Patent application title: METAL-FUSED PLASTIC CONVEYOR BELT COMPONENTS AND METHODS OF MAKING
Gilbert J. Maclachlan (Harahan, LA, US)
Gilbert J. Maclachlan (Harahan, LA, US)
David C. Weiser (River Ridge, LA, US)
IPC8 Class: AB65G1706FI
Class name: Carrier belt structure formed of or including pivotally interconnected rigid links separate pins interconnect links
Publication date: 2011-11-24
Patent application number: 20110284347
Metal-coated thermo-plastic conveyor belt components and methods for
their manufacture. Hinge rods, sprockets, and belt modules are coated
with metal to increase their stiffness or wear resistance or to improve
other performance characteristics.
1. A conveyor belt component comprising: a thermoplastic member having an
outer surface and adapted for use with a modular conveyor belt; a metal
coating covering at least a portion of the outer surface of the
2. A conveyor belt component as in claim 1 wherein the thermoplastic member comprises a hinge rod having a cylindrical outer surface between opposite ends of the rod and wherein the metal coating covers at least a portion of the cylindrical outer surface.
3. A conveyor belt component as in claim 2 wherein the metal coating covers the cylindrical outer surface inward from one end of the hinge rod.
4. A conveyor belt component as in claim 1 wherein the thermoplastic member comprises a conveyor belt module having hinge elements with holes therethrough and wherein the metal coating covers at least a portion of the outer surface of the hinge elements.
5. A conveyor belt component as in claim 4 wherein the metal coating bounds the holes.
6. A conveyor belt component as in claim 1 wherein the thermoplastic member comprises a conveyor belt module having a central beam and wherein the metal coating covers at least a portion of the outer surface of the central beam.
7. A conveyor belt component as in claim 1 wherein the thermoplastic member comprises a conveyor belt module having a side edge forming a bearing region and wherein the metal coating covers at least a portion of the side edge.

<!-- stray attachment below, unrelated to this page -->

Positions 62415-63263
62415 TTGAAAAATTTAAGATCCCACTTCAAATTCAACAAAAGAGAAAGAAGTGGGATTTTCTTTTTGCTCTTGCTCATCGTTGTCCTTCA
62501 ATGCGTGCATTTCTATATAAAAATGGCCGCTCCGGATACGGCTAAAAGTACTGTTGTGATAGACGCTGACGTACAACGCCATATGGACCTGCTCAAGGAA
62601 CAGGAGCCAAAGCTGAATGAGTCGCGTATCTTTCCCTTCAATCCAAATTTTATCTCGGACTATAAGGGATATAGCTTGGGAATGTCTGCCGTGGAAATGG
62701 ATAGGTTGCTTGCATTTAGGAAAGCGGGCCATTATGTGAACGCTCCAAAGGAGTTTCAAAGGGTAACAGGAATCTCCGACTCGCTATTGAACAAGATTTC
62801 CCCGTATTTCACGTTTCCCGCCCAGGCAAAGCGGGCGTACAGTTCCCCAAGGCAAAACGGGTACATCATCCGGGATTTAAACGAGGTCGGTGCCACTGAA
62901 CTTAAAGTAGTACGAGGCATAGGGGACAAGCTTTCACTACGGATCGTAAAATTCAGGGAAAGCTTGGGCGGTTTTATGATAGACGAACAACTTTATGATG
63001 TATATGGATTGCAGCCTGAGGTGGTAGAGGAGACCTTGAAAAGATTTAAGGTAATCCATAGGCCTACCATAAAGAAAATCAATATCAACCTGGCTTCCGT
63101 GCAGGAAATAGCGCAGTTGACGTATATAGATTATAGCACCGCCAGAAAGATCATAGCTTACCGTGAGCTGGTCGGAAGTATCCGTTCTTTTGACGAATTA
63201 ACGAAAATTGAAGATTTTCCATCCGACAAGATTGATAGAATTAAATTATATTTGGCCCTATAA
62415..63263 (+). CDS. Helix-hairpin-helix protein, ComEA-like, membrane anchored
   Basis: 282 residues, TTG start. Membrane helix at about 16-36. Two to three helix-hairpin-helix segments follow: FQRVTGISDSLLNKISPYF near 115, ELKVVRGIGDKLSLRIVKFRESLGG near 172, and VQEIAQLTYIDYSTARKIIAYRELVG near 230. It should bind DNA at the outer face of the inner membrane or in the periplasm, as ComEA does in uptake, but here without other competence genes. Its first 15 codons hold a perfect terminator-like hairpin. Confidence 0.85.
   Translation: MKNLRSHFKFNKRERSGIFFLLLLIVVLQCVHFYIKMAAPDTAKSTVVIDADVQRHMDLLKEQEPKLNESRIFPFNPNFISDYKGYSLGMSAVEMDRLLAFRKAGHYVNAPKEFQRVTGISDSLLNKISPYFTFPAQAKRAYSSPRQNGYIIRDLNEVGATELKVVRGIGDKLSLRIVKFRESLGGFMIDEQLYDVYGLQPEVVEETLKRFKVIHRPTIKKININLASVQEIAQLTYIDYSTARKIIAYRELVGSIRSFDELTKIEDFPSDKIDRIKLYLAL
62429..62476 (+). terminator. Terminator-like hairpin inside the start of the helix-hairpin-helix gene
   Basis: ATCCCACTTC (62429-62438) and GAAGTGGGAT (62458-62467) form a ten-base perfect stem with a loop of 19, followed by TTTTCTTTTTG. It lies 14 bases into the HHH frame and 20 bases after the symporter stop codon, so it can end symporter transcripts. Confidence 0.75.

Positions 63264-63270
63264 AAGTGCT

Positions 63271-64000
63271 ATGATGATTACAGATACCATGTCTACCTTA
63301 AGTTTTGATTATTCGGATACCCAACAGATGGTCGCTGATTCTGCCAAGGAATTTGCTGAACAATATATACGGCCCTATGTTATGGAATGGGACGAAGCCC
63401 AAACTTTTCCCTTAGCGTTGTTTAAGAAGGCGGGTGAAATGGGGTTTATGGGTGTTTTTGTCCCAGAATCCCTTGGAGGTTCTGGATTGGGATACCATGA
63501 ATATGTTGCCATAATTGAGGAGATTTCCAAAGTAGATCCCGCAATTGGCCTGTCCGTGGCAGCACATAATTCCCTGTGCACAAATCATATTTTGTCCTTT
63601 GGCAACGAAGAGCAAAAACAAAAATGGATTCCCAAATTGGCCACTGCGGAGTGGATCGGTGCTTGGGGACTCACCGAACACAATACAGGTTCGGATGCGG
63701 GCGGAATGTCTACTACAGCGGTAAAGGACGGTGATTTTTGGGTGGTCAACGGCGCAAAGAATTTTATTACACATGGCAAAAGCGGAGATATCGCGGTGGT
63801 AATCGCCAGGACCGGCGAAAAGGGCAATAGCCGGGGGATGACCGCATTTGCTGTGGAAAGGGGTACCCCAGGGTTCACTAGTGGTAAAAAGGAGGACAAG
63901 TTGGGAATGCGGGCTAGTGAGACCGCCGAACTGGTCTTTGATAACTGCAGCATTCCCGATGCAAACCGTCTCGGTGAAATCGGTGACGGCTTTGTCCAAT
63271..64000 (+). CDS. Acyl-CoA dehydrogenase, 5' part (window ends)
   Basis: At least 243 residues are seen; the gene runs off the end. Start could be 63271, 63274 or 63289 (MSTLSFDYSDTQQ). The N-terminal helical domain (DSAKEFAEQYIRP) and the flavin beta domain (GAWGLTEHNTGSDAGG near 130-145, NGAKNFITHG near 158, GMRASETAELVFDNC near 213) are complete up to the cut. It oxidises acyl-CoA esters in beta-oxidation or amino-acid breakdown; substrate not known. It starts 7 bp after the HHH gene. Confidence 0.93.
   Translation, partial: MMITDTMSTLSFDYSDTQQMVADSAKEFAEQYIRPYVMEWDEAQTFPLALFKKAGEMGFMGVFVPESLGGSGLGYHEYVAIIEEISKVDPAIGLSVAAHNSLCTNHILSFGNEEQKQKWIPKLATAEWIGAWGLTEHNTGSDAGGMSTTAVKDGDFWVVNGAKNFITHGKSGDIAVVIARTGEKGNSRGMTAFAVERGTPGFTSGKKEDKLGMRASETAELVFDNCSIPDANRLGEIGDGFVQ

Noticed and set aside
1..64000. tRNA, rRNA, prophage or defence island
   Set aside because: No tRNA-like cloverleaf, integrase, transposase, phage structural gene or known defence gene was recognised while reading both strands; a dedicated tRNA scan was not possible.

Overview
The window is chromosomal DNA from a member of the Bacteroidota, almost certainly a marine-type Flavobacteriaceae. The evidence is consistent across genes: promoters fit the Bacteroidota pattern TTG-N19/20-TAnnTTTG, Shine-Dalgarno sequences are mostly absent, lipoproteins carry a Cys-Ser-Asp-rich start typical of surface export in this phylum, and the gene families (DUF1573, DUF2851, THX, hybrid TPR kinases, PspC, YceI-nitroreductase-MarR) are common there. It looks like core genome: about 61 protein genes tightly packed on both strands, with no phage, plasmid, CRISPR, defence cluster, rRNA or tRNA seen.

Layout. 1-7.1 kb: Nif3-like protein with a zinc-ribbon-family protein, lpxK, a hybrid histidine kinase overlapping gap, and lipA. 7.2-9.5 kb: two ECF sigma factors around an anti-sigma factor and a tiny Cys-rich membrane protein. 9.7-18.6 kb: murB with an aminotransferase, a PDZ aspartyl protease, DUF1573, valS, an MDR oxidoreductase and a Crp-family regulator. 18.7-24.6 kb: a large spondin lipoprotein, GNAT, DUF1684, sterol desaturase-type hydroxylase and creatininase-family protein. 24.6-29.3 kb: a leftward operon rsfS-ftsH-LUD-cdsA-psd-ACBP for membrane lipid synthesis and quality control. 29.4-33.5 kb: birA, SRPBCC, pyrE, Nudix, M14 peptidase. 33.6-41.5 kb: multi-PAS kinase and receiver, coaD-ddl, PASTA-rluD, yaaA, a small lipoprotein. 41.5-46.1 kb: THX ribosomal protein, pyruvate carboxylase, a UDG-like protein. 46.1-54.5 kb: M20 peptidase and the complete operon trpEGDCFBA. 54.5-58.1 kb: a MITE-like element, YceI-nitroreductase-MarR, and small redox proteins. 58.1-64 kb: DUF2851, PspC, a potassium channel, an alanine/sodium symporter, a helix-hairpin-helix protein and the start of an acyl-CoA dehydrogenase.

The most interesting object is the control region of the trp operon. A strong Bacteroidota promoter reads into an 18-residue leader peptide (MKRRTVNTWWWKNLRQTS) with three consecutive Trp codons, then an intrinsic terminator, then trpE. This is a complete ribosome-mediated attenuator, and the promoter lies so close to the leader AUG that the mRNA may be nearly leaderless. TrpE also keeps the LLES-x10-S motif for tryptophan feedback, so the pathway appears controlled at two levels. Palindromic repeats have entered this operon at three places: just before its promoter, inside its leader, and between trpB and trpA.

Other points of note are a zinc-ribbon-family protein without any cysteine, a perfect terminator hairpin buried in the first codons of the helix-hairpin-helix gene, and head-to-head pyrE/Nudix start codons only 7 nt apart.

8. A conveyor belt component as in claim 1 wherein the thermoplastic member comprises a sprocket having drive surfaces and wherein the metal coating covers at least a portion of the drive surfaces.
9. A conveyor belt component as in claim 1 wherein the thermoplastic member comprises a sprocket having a central bore and wherein the metal coating on the outer surface of the sprocket bounds the bore.
10. A conveyor belt component as in claim 1 wherein the metal coating is fused to the outer surface of the thermoplastic member.
11. A conveyor belt component as in claim 1 wherein the thickness of the coating is uniform.
12. A conveyor belt component as in claim 1 comprising a bearing region in frictional contact with other components when installed in a conveyor belt, wherein the bearing region includes the metal coating.
13. A method for making a conveyor belt component, comprising: forming a thermoplastic member with an outer surface and adapted for use with a modular conveyor belt; covering at least a portion of the outer surface with a metal coating.
14. The method of claim 13 comprising fusing the metal coating to the outer surface of the thermoplastic conveyor belt member.
15. The method of claim 13 wherein the thermoplastic conveyor belt member is formed by extrusion.
 The invention relates to modular plastic conveyor belt components covered with a metal coating.